Thursday, April 26, 2007

Farewell Kato

I have been waiting a year-and-a-half to find some way of working Peter Seller's sidekick, Kato, into this blog, who apart from being very amusing is consistent with my predisposition towards always being on the lookout for something that might blindside me. Now, with the clarification of just how cooked the books Katokichi Company's (TSE Code #2873) books actually were, founding family member and now-former President Yoshikazu Kato has decided to fall on his sword (metaphorically speaking, that is) and stepp down.

The total amount of faked sales were estimated at USD$1bn over the previous 6 years, reasonably in excess of initial estimates and amounting to somewhere between 5 and 10% of annual company sales. While I believe there will be phoenix-like value emerging from the ashes, I do believe that the eventual restatement of prior years' accounts will keep on a lid on things and cause further price distribution from liquidation and so would take any meager short-term profits, and as the old saw goes, get out of Dodge...


Anonymous said...

This is a follow up to the discussion we began on the first Katokichi posting.

First of all, we forgot to declare our interests. In my case none in either Katokichi (KK) or Toyo Suisan (TS). TS is a good comparison because it has a similar sales volume to KK and also a similar product line.
Second, I'm a private investor, so I don't have time for short term trading strategies, though I am grateful for any bone I'm thrown. Congratulations! You did get your forecasted dead-cat bounce with Kato's exit.
Regarding cash flow analysis, I think it's a case of horses for courses. KK's poor cash generation vs. sales was an indication that sales weren't being converted to cash. For those who don't understand how a carousel fraud works, sales receipts (Income Statement) change hands but cash and stocks stay put.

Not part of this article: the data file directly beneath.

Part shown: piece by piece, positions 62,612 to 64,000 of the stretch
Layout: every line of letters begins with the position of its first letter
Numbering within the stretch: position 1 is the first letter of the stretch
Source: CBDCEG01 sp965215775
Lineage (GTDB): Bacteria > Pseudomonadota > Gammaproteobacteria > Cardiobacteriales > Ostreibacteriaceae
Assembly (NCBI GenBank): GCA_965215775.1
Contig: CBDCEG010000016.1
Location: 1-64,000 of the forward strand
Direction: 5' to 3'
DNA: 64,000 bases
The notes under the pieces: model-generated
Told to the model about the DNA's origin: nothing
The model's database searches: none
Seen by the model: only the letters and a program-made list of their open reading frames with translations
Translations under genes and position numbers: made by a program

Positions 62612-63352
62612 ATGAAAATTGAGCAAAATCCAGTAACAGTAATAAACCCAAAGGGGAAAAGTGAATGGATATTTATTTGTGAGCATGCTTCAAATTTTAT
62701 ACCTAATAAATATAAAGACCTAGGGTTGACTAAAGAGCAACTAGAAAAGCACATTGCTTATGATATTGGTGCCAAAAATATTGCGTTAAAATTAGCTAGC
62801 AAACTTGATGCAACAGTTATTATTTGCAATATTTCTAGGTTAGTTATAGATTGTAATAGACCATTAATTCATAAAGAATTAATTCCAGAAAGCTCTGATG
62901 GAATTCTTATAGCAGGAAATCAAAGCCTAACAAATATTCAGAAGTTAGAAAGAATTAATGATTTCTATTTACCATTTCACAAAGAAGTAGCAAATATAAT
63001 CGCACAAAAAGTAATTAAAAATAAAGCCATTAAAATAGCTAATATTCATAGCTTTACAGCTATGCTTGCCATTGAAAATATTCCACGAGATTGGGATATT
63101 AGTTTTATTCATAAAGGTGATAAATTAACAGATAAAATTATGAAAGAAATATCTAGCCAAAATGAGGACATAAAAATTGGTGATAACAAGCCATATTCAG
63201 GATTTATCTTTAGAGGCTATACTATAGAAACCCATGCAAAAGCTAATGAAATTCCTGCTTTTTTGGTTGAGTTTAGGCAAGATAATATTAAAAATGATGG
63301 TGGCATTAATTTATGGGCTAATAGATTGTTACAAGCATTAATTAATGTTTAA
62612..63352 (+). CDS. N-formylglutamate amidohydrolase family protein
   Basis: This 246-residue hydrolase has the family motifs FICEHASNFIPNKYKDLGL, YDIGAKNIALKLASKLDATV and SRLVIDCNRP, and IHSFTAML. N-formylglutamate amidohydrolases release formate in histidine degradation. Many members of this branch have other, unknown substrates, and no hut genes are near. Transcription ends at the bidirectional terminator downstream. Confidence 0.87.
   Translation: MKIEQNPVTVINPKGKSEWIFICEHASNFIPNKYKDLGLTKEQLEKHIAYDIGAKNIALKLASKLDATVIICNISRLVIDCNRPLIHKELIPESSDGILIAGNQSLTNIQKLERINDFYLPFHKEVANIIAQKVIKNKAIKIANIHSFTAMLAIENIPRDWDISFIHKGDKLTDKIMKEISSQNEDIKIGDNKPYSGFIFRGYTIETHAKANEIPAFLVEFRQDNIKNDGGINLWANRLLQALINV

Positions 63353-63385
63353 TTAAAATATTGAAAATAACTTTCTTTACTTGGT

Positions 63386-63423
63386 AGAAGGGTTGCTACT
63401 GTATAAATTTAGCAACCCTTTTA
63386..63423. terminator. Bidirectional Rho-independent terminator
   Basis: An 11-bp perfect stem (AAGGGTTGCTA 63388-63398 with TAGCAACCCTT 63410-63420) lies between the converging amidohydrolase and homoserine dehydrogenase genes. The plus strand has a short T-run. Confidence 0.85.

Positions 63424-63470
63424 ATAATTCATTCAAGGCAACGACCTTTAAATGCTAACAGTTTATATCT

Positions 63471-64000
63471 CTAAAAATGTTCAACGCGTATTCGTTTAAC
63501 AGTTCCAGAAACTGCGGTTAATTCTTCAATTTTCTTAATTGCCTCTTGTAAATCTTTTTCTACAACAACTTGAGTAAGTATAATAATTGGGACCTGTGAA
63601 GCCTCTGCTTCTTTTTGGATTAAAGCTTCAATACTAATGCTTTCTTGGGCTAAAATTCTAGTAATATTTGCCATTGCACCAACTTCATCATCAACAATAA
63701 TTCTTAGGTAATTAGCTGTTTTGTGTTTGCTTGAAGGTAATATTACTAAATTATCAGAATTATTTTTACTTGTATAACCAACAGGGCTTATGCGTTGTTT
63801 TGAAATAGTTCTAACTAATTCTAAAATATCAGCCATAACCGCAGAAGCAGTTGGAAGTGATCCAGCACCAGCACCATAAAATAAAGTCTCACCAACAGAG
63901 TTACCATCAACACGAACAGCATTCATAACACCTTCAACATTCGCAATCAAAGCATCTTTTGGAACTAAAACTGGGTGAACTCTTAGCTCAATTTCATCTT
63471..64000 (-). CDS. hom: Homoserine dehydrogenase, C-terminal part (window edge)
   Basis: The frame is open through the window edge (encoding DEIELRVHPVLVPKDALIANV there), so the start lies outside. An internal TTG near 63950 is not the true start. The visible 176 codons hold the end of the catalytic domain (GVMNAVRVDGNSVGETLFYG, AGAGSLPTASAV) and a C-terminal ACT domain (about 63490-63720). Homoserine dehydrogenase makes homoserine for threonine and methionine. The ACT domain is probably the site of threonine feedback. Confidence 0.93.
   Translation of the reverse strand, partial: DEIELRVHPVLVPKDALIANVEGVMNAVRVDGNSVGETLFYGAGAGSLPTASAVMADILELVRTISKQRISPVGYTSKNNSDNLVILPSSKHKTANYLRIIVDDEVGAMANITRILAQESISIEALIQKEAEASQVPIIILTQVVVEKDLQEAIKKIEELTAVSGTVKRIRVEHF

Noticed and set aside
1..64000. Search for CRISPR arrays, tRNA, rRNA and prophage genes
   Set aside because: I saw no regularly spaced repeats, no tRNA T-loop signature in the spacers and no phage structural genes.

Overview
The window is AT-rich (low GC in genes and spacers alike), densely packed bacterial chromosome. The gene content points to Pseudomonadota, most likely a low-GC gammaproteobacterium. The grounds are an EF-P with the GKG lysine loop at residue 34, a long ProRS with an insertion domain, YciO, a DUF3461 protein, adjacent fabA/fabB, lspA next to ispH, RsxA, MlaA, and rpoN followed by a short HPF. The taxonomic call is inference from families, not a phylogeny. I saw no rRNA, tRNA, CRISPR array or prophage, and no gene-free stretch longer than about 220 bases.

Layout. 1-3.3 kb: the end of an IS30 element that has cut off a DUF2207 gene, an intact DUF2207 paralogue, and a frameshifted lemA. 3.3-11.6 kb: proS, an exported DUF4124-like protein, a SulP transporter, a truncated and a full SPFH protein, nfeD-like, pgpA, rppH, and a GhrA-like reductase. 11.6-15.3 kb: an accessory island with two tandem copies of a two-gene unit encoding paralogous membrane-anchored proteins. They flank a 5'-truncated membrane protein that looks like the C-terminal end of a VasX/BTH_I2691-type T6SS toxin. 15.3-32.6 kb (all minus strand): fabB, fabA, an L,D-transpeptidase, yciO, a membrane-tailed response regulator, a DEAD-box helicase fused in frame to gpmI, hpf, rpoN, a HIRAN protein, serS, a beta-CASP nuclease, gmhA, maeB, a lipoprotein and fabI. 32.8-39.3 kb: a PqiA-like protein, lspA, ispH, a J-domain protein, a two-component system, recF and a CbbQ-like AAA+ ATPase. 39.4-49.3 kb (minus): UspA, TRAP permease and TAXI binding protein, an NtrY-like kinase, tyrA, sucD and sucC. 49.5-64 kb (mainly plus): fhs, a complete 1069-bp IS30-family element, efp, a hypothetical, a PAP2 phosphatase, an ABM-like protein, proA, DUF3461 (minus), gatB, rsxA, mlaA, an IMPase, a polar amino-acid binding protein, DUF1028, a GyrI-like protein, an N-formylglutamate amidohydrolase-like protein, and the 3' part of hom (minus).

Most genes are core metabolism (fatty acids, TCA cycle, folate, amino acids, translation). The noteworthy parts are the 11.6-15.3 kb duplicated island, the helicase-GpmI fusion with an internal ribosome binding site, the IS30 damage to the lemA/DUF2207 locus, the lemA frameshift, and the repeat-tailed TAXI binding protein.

I think FCF analysis is most revealing as a complement to ROI (Operating Profit/[Equity + Debt]) for businesses that generate profit through capital investment: i.e. manufacturers. I also regard growth in Equity as a better guide to growth than Sales growth; and of course ROI is linked to growth in equity. TS has higher FCF/EV, Equity growth and ROI than KK, even at KK's current share price.
KK might be a recovery play as KK's new boss indicated in his first press conference that he would like to end KK's diworsification and focus on the core businesses, frozen foods and noodles. But, in Japan, you know, these things take a looong time....
The final word from my wife, who I asked if she would like to take a punt on KK.
"I don't like their products," she said referring to one of their main products, ready-to-fry bread-crumbed prawns, "they're all bread crumbs and no meat."

"Cassandra" said...

anonymous - thanks for the detailed comment, and insight. I do think you mean growth in 'equity "per share"' instead of just total equity, and I agree that sales growth is ineffectual by comparison (though it can systematically add predictive information, albeit not as much as other factors). In Japan, where large empire-building is seen as more virtuous than building a smaller, but more rewarding empire, your caveat is particularly apt.

As for KK, I was initially focused upon an opp that was more than a deadcat bounce, but once the news was out, and the facts revealed more revenue conjuring and yet-be-revealed restatements , I now believe that even the more courageous investors will stomach until some months away. I believe as price fades back again, deep-value chaps will have another look. again setting up an interesting risk v. reward opportunity, chintzy prawn content, and KK's dubious culinary virtue notwithstanding.